However, critics assert that talk of eradicating hunger in Africa is simply a cover for the exploitation of natural resources by powerful international corporations. Abetted by the World Bank, outside investors are introducing an industrial model of agriculture, connected to large far-off markets, in complete disregard of local communities. Large scale commoditization of agriculture, with the introduction of genetically engineered seeds protected by Western patent law, are in effect disenfranchising local communities in a movement that can qualify as nothing less than a dispossession on a massive scale and a new twenty-first century form of colonialism.

In most of the developing world, small scale farming remains the most basic foundation of life, playing a crucial economic as well as social and cultural role in local communities. For centuries, the agriculture of developing countries was built upon the local resources of land and water, capitalizing on local seed varieties and indigenous knowledge of farming practices. Farmers save and share seeds, and for tens of thousands of years have been practicing seed selection to develop unique local varieties of food crops.  Professor Miguel Altieri from the University of Berkeley writes in “Agro-ecology, Small Farms, and Food Sovereignty” (2009) that traditional subsistence farming nurtures biologically and genetically diverse small farms with a “robustness” and “built in resilience” that forms the basis of indigenous cultures.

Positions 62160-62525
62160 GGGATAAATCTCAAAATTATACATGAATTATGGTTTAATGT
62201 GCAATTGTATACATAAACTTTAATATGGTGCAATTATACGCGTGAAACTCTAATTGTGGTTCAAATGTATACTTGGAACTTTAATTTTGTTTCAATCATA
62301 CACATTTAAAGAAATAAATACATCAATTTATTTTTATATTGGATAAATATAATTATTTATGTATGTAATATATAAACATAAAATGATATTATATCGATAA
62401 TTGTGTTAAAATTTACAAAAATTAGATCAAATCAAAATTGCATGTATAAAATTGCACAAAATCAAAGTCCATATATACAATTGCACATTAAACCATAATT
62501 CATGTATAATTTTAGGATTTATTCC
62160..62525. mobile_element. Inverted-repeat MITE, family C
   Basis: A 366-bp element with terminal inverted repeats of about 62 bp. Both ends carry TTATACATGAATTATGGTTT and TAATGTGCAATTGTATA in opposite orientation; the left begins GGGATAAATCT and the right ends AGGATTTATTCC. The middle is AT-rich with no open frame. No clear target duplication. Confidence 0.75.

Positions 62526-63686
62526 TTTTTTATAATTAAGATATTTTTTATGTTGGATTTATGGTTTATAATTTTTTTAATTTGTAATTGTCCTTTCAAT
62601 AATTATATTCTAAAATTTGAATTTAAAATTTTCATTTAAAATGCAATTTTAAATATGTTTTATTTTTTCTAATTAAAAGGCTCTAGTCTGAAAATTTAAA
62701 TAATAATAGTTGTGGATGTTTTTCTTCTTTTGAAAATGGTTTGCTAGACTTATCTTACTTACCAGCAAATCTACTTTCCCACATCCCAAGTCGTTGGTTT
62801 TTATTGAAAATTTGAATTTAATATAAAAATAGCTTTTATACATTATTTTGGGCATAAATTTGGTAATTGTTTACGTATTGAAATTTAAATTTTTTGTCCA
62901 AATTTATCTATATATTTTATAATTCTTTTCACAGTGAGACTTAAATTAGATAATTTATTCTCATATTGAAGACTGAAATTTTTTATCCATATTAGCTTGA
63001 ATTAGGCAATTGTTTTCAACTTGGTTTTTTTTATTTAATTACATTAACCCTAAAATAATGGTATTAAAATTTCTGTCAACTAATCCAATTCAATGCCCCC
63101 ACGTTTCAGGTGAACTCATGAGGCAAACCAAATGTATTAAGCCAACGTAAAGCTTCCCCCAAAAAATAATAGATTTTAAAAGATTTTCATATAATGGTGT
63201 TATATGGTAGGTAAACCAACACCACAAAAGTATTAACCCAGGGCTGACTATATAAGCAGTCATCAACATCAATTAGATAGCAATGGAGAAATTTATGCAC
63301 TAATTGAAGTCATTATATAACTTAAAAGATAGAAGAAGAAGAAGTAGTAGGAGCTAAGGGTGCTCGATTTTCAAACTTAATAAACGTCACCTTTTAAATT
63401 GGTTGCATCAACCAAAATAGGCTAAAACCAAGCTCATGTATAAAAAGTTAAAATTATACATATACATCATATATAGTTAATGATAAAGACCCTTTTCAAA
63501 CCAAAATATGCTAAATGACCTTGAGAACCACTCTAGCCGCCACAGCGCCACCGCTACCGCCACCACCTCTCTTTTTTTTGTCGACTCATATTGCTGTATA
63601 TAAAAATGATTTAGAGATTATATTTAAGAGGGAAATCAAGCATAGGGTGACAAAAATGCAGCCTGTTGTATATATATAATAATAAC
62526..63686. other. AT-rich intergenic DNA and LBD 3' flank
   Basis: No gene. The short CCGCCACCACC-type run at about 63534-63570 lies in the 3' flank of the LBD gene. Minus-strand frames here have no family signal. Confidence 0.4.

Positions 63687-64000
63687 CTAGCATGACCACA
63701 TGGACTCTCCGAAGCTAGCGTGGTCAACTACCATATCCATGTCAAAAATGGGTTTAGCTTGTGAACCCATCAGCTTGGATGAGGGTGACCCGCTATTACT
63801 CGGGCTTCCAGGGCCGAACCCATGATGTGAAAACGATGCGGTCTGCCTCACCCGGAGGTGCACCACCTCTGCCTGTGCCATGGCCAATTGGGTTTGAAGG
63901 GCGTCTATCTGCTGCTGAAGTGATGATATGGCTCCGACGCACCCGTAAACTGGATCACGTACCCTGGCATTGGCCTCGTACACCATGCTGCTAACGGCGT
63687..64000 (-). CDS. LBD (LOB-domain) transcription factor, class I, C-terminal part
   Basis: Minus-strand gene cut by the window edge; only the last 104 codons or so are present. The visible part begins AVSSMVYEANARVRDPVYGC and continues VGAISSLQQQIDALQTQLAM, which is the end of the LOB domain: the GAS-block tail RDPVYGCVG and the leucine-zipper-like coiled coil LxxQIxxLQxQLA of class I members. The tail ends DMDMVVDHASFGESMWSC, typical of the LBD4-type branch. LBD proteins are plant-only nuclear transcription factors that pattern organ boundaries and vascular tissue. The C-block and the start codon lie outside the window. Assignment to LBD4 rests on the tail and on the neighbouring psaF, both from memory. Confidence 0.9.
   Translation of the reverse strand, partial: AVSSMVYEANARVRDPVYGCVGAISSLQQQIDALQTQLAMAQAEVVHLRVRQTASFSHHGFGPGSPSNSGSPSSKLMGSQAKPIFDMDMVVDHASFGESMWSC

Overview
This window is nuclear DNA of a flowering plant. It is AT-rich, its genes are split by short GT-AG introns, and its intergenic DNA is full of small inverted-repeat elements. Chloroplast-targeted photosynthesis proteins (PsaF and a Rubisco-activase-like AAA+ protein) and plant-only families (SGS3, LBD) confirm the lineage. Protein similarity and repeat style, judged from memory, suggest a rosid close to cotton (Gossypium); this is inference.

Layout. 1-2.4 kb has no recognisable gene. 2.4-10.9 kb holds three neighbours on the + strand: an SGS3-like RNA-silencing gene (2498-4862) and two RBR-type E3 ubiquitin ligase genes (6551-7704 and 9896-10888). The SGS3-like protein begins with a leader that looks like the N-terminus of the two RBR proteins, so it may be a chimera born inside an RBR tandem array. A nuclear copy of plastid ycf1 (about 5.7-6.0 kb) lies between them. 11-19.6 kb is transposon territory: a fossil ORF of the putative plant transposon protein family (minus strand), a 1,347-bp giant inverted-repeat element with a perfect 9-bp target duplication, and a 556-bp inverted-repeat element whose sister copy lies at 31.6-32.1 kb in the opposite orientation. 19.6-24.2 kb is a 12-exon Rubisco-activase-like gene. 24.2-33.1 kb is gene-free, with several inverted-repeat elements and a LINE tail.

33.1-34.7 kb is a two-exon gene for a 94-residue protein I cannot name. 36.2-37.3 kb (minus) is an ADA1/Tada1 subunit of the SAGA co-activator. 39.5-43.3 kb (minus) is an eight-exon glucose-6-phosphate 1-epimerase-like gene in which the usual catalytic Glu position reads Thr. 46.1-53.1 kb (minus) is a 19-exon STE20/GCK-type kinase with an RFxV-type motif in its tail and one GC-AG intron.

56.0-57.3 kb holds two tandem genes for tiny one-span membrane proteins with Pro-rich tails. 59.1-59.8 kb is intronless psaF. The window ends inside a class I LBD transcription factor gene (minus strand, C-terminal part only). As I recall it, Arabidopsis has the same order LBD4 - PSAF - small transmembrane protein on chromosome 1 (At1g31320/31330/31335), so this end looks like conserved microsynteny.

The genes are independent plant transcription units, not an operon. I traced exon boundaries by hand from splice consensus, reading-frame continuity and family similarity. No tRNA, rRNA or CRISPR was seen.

However, seeds are big business for Western corporations like Monsanto and Syngenta which seek to sell their patented genetically modified seeds throughout the developing world, including Africa.  Genetically modified seeds require agricultural chemicals, herbicides and pesticides, also manufactured by the same multinational companies, to be productive.  By imposing a chemical input and GMO seed based agriculture on African farmers, these companies are creating a new form of dependence among African farmers, and new sources of profits for foreign shareholders. Unfortunately, powerful international bodies, such as the World Bank, the World Trade Organization, as well as certain UN affiliated entities, encourage or even coerce African nations to allow Monsanto and Syngenta and other big Agribusiness suppliers into their markets. Under the banner of modernizing agriculture, and also through trade agreements, these companies are given access to the African market where they have few competitors and where farmers often feel that they have no choice but to join the chemical agriculture bandwagon.